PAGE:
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Found 29 matching student topics

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Using mathematical models to detect alternative stable states in ecology

This project seeks to use mathematical models to detect "alternative stable states" in ecology - a behaviour in which the ecosystem can get "stuck" in one state (e.g. pristine) or another (e.g. irreversibly degraded).

Study level
PhD, Master of Philosophy, Honours, Vacation research experience scheme
Faculty
Faculty of Science
School
School of Mathematical Sciences
Research centre(s)
Centre for Data Science
Centre for the Environment

Mathematical modelling of ecosystem feedbacks and value-of-information theory

Ecosystems respond to gradual change in unexpected ways. Feedback processes between different parts of an environment can perpetuate ecosystem collapse, leading to potentially irreversible biodiversity loss. However, it is unclear if greater knowledge of feedbacks will ultimately change environmental decisions.The project aims to identify when feedbacks matter for environmental decisions, by generating new methods that predict the economic benefit of knowing more about feedbacks. Combining ecological modelling and value-of-information theory, the outcomes of these novel methods will provide significant and …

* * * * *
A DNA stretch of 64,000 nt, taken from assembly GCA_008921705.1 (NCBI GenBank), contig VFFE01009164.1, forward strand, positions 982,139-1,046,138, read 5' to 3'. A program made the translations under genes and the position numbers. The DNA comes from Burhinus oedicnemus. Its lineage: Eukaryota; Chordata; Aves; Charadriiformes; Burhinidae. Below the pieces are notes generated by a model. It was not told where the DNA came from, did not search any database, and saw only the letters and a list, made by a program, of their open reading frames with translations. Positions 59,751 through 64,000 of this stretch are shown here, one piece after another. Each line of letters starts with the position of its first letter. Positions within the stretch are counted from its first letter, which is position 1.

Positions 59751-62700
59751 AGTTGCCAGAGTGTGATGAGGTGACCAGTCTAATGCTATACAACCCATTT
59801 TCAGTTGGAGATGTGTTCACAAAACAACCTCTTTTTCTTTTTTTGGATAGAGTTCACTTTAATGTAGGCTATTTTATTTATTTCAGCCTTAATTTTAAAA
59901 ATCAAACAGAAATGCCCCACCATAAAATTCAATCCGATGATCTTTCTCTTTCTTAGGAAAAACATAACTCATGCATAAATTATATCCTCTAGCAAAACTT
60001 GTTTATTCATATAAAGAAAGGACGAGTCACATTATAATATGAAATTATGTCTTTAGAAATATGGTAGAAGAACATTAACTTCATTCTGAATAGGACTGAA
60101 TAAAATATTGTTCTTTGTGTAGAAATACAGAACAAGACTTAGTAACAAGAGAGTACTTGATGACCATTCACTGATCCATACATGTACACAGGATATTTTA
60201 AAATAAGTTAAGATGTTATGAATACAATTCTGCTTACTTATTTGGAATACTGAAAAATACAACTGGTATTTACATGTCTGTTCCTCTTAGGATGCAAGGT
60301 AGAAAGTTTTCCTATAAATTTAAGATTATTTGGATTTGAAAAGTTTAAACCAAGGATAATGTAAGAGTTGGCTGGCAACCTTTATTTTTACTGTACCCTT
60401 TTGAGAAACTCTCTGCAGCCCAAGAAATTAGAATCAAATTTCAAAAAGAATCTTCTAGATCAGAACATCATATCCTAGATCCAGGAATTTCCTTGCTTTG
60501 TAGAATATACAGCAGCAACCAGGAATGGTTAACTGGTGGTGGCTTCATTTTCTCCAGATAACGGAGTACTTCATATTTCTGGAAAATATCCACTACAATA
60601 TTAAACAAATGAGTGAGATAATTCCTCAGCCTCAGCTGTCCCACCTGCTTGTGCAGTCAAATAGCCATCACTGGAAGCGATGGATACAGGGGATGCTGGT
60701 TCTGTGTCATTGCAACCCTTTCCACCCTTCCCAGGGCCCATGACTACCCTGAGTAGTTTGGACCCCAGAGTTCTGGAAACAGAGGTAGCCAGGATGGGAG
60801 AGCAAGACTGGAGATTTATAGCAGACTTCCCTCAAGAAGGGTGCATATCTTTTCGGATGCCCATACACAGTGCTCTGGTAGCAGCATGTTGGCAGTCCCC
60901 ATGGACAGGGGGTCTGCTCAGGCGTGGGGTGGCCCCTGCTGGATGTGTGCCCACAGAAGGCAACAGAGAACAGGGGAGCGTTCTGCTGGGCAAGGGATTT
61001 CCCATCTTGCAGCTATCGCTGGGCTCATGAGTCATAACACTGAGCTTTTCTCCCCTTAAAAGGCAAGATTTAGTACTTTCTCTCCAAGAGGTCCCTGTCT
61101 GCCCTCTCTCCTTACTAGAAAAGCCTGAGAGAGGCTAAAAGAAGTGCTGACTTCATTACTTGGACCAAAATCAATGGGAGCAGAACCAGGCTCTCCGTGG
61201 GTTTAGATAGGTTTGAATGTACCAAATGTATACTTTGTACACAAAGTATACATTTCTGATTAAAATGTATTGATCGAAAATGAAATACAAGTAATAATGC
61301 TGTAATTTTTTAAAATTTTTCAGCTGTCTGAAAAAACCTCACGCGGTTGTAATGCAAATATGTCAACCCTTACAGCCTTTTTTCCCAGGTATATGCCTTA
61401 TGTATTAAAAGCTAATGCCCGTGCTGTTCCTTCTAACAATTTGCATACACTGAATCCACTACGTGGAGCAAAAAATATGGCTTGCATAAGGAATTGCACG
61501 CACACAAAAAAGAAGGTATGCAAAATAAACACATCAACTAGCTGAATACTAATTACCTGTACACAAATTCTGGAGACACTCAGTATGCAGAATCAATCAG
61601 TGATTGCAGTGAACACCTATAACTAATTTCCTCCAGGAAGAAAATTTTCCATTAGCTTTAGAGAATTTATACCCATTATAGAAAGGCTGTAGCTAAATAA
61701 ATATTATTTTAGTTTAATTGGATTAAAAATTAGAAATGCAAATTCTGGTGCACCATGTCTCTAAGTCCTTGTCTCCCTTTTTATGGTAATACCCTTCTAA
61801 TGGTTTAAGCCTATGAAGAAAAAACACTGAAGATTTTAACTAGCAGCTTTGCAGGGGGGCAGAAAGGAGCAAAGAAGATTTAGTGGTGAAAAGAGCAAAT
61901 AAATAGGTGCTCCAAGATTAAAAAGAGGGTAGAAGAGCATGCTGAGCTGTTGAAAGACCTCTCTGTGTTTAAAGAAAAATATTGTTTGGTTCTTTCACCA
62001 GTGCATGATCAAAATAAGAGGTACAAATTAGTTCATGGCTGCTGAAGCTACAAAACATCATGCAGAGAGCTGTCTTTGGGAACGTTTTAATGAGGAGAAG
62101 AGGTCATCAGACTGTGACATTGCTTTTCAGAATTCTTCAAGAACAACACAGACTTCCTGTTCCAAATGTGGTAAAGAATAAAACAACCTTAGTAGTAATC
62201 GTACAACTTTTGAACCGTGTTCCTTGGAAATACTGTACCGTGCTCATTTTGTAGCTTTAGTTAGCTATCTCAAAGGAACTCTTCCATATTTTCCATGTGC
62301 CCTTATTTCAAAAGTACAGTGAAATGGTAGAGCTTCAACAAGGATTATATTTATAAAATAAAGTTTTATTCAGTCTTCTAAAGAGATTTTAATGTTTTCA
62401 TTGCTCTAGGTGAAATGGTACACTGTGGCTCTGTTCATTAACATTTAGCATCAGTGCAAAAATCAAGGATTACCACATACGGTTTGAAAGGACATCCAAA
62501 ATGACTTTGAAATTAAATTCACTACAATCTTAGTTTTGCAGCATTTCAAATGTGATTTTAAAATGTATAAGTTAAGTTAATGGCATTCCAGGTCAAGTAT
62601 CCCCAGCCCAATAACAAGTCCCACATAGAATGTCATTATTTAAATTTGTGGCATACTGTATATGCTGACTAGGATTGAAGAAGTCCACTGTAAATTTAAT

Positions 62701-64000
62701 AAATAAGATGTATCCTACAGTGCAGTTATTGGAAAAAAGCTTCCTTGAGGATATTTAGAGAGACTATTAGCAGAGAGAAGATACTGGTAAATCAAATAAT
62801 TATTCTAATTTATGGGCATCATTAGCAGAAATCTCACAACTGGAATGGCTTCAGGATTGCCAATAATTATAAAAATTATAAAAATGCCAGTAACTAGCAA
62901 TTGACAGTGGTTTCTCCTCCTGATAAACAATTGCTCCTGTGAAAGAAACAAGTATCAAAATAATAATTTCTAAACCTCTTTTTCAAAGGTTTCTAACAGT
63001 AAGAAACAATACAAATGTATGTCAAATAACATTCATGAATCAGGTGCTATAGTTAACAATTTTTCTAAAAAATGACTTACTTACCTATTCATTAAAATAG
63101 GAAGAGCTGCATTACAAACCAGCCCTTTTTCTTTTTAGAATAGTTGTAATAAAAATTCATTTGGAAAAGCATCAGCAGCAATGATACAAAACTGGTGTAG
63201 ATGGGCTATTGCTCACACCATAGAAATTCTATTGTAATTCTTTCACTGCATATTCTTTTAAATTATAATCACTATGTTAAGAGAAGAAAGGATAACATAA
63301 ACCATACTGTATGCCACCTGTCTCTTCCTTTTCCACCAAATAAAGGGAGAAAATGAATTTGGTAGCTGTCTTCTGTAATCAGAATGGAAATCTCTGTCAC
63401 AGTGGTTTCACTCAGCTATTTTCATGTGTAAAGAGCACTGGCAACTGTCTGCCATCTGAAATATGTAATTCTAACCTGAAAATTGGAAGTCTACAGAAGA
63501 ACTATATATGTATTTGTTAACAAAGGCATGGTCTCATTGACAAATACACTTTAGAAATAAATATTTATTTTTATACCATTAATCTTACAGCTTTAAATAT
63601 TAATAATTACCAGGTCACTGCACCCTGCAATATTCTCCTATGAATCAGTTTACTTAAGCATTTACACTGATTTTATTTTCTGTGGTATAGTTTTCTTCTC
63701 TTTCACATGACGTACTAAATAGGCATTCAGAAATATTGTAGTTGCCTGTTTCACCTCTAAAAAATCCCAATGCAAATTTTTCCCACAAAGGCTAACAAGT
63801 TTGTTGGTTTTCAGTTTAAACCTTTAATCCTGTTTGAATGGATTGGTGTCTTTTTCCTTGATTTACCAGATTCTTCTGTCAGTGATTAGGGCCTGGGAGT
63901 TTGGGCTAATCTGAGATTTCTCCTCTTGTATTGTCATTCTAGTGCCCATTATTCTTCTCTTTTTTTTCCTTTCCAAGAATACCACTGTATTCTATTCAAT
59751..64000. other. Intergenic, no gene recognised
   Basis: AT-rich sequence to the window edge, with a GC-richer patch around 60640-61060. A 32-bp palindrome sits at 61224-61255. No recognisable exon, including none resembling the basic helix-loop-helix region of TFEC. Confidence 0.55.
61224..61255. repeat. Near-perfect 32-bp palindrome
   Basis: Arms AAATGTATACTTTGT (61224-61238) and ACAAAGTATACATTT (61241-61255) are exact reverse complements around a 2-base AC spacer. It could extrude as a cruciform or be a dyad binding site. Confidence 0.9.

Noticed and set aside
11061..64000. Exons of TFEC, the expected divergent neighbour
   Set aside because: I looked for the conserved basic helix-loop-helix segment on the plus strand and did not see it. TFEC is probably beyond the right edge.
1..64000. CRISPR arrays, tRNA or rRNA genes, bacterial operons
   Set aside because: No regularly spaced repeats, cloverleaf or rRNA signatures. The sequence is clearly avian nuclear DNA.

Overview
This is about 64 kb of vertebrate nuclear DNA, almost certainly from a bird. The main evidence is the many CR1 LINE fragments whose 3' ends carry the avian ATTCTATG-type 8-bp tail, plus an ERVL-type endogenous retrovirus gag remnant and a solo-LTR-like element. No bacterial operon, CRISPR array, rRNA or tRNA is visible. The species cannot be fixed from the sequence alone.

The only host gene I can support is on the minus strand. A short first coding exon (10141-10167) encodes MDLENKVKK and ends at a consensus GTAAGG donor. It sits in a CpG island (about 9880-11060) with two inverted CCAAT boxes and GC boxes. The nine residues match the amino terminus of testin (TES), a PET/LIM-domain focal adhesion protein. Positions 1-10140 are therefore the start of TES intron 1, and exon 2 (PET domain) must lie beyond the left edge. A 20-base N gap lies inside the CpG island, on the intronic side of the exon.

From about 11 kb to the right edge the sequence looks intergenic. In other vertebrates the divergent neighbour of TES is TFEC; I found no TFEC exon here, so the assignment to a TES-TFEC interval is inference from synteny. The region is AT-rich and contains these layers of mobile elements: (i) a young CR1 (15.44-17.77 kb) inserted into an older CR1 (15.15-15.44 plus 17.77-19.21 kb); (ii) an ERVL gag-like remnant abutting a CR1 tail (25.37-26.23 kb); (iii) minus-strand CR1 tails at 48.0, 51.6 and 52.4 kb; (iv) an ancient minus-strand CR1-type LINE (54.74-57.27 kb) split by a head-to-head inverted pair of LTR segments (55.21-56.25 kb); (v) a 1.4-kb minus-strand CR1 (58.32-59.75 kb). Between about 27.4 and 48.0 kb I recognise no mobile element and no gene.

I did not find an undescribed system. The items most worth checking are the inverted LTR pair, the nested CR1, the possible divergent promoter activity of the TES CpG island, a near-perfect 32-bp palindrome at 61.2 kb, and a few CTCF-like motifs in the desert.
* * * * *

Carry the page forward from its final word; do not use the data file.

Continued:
Study level
PhD, Master of Philosophy, Honours, Vacation research experience scheme
Faculty
Faculty of Science
School
School of Mathematical Sciences
Research centre(s)
Centre for Data Science
Centre for the Environment

Fairy circle landscapes formed in the Great Barrier Reef…but how?

Destabilising feedbacks between ecology and the local physical environment yield spatial pattern formation in various contexts throughout nature. For example, these feedbacks can lead to ring-shaped pattern formation in the spatial distribution of submerged aquatic plants. Recently, unusual crater-like structures have been identified in a large area of the Great Barrier Reef where the algae genus Halimeda constructs mounds called 'bioherms'.This project seeks to use partial differential equation models of the spatial growth of Halimeda to identify whether its long-term …